Former NHS Nurse and manager now contemplating the NHS from outside

Blocks to blogging

Since April I haven’t really felt inclined to posting anything to my blog. I have thought frequently about why this might be and I think the answer is that when I feel low, confused about things and generally fed up though not particularly angry I often find I just don’t want to blog. This has been my state of mind since April. As I mentioned in my post the other day, the first thing that took place was the ‘pause’.

Wisely, it seemed at the time, the government who had not thought through their NHS changes, realised their may be fundamental problems in winning the hearts and minds of both those working within healthcare and those using it. The key problem was that they couldn’t adequately articulate how the new NHS would be better than the old one. They couldn’t tell us how the fundamental ethos of the NHS (free at the point of contact for all of those in need) would be retained. Essentially they couldn’t tell us how this wasn’t privatisation by the back door. The whole pause thing was, just as most consultations are, pretty much paying lip service to the doubters. Some changes were announced but it is clear that the Health Secretary is determined to push things through.

Further announcements about structural changes go on unchecked, despite the fact that the Bill is no further forward today than it pretty much was in April. The SHAs have clustered, specialist commissioners are preparing for a rationalisation complete with redundancies; those who remain will be footprints or some such! Yesterday this diagram appeared in the Guardian to demonstrate what the new leaner, less bureaucratic NHS will look like.

While all of this has been going on my own employer has tried to keep us informed and up to date. The truth is that there has been little to keep us up to date with except perhaps the fact that the changes continue. The GP consortia may now be Clinical Commissioning Groups, but that hasn’t changed the level of positioning and posturing being undertaken by senior colleagues. The extent to which everyone worries about what the consortia want is at times paralysing. This makes for a less than cheery working environment.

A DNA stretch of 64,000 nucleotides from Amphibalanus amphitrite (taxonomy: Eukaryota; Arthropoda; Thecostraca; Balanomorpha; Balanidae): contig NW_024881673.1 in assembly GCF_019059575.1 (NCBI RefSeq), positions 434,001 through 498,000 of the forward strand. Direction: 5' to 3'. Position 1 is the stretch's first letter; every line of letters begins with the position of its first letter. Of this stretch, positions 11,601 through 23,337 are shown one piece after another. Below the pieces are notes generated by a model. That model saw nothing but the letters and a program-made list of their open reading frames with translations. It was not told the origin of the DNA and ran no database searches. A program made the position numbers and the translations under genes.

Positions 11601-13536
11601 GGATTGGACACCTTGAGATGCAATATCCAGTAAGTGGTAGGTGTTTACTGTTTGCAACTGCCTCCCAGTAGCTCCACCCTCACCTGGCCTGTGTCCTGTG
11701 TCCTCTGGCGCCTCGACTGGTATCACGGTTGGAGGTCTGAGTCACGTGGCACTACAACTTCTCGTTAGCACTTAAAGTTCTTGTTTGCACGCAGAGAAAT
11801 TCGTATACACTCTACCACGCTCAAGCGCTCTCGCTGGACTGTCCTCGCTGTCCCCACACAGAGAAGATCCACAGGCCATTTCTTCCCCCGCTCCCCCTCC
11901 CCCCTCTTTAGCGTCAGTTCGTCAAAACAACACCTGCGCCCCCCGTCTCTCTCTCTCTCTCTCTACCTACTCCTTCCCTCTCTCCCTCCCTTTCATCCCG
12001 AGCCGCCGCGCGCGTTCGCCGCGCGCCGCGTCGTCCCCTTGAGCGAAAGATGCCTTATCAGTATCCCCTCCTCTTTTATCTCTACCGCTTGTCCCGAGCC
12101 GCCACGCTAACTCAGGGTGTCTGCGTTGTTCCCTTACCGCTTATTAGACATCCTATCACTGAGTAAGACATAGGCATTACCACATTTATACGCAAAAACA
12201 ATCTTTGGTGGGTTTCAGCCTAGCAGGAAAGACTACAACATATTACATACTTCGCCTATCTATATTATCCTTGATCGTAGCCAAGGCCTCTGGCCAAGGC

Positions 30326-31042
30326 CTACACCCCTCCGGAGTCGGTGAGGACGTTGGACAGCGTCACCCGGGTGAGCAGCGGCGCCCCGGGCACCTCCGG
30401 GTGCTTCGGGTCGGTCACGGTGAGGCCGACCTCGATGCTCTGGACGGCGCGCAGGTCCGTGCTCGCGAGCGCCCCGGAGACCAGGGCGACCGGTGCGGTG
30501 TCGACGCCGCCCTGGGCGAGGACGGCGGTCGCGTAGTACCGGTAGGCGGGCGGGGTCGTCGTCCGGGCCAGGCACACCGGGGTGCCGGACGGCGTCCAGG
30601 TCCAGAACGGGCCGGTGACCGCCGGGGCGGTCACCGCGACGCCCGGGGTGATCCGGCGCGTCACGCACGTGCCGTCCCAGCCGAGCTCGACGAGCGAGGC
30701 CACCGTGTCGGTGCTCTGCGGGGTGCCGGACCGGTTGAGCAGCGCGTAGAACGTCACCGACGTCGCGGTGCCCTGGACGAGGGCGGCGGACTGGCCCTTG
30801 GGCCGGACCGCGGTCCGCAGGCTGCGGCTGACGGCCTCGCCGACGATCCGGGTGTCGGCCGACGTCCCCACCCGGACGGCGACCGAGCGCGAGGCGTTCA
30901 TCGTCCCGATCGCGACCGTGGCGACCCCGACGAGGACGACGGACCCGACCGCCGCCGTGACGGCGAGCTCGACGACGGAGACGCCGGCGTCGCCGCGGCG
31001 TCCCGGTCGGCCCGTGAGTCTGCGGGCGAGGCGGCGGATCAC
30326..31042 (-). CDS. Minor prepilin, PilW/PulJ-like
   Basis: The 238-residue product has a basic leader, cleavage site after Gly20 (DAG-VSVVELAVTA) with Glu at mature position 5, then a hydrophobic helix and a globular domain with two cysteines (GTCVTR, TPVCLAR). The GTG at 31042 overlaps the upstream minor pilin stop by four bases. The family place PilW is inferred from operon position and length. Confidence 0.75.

Time then for a secondment. A trip to the Cancer Network, which you will see from the diagram will be an advisor to the commissioners, and indeed to the provider. It will report to the National Commissioning Board. If things go well, then perhaps this will be a permanent move. What is sure though, is that my mood is lifting and I know I will have the chance to learn and do new things and for me that can only be good.

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Comments on: "Blocks to blogging" (5)

  1. Hi, nice to have you back on the scene again, missed your blogs.

    Yes the HNS fiasco led by AL is still that, a fiasco, a disaster waiting to happen. But who knows, in spite of AL and his politico buddies the people who actually work in and maintain our health-care might shine above it, as in the say that, in spite of the management all went well. I hope so.

    I do hope you job change will bring you peace of mind and be rewarding, both monetary and enjoyment wise.

    Look forward to seeing some blogs from you in the future, and good luck to you son.

  2. Would be interesting to compare what is happening in the NHS vs the US Healtcare system. I haven’t seen nursing this bleak in a long, long time. Educators are just hanging on for dear life to their jobs. Seems, unless you have a PhD or DNP you are simply not worthy!. Now we have this FON report. Check it out on my blog. http://www.traumadiva.blogspot.com

    thanks and welcome back. I enjoy reading you.

    Cheers,
    J

  3. Thanks, I will take a good look at the report and let you have some thoughts! You have a great blog too, Keep going!

  4. The new NHS diagram seems promising.

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